What Joan Needs to Know and Remember
First, Joan needs to know the characteristics of the students in her class, and she needs to realize that their social and work experiences have shaped their perspectives about work.
Next, she must be realistic about entry-level jobs that she is hoping to prepare these adults for.
- Are they mandated to be in the adult literacy job preparedness course?
- Do they have only short-term plans for working? Although it certainly will not be true of all of her students, she needs to be aware that there may be a few who are not interested in long-term employment. They may want a job only to make the money they need immediately. They may have a history of others taking care of their financial needs.
- What is their employment background? Have they never held a job? Have they had a steady job in the past? Have they moved frequently from job to job?
- What attitudes do they hold about being a good employee? How do they rate themselves on a variety of characteristics important to being a good employee?
For her own peace of mind, Joan must be realistic about how much assistance she can provide to these adults, what she can and cannot do effectively.
- It is true that entry-level jobs are available in most communities and not difficult to get. Businesses complain they can�t keep workers.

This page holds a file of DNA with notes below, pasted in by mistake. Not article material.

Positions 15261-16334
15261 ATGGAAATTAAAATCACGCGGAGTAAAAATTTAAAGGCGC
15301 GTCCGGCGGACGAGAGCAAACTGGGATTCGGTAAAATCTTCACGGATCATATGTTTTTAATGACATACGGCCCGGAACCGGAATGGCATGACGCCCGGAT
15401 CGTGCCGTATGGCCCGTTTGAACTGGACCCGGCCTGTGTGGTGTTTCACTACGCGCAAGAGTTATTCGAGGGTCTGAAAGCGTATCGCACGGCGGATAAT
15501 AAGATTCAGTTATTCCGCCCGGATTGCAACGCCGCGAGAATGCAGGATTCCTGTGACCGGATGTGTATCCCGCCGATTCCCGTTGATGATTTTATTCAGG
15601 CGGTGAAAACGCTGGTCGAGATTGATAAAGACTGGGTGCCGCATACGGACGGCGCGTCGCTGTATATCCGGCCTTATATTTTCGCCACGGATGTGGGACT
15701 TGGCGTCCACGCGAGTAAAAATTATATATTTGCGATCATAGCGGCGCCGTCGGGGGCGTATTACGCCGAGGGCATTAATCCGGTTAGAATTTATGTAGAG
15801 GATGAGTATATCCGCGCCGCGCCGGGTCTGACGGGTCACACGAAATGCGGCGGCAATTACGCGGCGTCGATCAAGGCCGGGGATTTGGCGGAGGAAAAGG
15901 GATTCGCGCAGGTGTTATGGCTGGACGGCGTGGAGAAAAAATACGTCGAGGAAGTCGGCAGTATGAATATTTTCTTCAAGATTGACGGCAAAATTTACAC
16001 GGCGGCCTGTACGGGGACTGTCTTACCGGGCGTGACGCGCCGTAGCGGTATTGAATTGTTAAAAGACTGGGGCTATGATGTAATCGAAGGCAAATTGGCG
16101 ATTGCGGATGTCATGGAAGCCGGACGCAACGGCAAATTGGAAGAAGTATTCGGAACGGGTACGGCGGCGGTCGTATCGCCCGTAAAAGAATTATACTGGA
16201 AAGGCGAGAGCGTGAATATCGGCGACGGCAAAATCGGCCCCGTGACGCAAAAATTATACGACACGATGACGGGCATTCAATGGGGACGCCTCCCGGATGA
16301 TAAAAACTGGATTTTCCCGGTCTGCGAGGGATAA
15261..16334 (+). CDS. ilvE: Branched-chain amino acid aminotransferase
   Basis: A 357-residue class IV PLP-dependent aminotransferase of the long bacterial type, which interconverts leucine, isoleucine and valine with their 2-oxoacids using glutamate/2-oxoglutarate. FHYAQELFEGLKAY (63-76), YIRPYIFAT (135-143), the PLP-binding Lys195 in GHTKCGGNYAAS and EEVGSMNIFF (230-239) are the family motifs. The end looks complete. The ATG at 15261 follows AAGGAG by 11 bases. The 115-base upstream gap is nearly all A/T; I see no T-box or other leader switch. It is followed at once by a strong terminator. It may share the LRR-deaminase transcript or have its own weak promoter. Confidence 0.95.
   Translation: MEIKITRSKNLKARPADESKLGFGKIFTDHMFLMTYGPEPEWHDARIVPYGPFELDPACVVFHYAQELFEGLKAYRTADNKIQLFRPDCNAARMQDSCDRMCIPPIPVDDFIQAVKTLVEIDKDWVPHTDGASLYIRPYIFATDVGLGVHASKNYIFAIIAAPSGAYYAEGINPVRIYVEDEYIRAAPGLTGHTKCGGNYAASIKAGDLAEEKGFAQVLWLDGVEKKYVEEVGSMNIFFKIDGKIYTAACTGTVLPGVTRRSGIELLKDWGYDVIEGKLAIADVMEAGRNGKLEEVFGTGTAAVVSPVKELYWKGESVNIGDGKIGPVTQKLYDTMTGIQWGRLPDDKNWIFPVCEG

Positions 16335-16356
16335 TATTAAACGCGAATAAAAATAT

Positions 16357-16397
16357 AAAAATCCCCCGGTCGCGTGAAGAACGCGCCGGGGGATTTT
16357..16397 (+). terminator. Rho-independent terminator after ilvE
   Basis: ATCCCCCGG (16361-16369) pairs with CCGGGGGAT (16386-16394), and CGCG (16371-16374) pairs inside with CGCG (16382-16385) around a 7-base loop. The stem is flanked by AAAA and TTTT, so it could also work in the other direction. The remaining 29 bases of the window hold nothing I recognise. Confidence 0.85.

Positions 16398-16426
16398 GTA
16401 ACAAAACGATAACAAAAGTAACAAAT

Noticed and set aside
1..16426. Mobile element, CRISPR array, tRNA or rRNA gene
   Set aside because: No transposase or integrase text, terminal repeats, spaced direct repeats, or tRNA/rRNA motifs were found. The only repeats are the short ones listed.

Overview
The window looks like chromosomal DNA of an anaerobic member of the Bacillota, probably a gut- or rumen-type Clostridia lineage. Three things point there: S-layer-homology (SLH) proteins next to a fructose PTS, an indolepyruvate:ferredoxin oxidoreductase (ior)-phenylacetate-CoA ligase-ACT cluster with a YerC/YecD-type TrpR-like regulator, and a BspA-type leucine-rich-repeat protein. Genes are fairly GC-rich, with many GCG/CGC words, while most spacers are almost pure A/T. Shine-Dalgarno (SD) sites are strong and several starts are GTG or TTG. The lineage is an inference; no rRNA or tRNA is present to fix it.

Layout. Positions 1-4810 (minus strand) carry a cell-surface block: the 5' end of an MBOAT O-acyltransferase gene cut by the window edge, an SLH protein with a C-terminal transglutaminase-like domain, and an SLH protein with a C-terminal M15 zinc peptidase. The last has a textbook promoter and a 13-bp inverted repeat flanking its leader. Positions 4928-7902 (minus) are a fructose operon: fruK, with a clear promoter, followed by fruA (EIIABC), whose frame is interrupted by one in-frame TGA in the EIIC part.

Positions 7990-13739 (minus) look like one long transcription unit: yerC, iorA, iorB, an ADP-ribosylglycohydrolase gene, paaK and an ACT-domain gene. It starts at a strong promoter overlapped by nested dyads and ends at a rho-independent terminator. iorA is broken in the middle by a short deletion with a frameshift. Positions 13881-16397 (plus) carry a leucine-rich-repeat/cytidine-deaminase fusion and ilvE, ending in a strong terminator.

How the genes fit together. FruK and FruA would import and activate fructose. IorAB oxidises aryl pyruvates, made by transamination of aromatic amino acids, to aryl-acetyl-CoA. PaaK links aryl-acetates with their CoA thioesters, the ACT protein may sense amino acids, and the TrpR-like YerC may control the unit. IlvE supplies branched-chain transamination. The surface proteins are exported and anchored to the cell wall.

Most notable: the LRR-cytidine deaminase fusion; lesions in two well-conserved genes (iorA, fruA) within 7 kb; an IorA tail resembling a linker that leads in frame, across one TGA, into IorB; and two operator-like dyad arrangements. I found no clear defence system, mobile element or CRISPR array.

- Many employers keep the hours of entry-level workers low enough so they don�t have to pay benefits. Even industrious workers may find they are not assigned enough hours to make ends meet.
- Employers may stereotype the type of people applying for entry-level positions and treat them accordingly. The work-life of an entry-level worker is often frustrating for the worker.
- Although teachers can certainly help adults to see different perspectives about work, their lifetime experiences may be telling them something very different from what she is telling them.
- Joan should do all that she can do, but she shouldn�t worry excessively. She must realize that her students are adults who are responsible for their own learning and decisions.
With these points in mind, Joan should recognize that she must be prepared for various arguments as she teaches and realize that the adults she is teaching will not see situations the way she sees them or the way that an employer would typically see them. She must be as open to their perspectives as she wants them to be to hers. You may want to consider specific situations that Joan might encounter in her class and specific ways she might deal with them.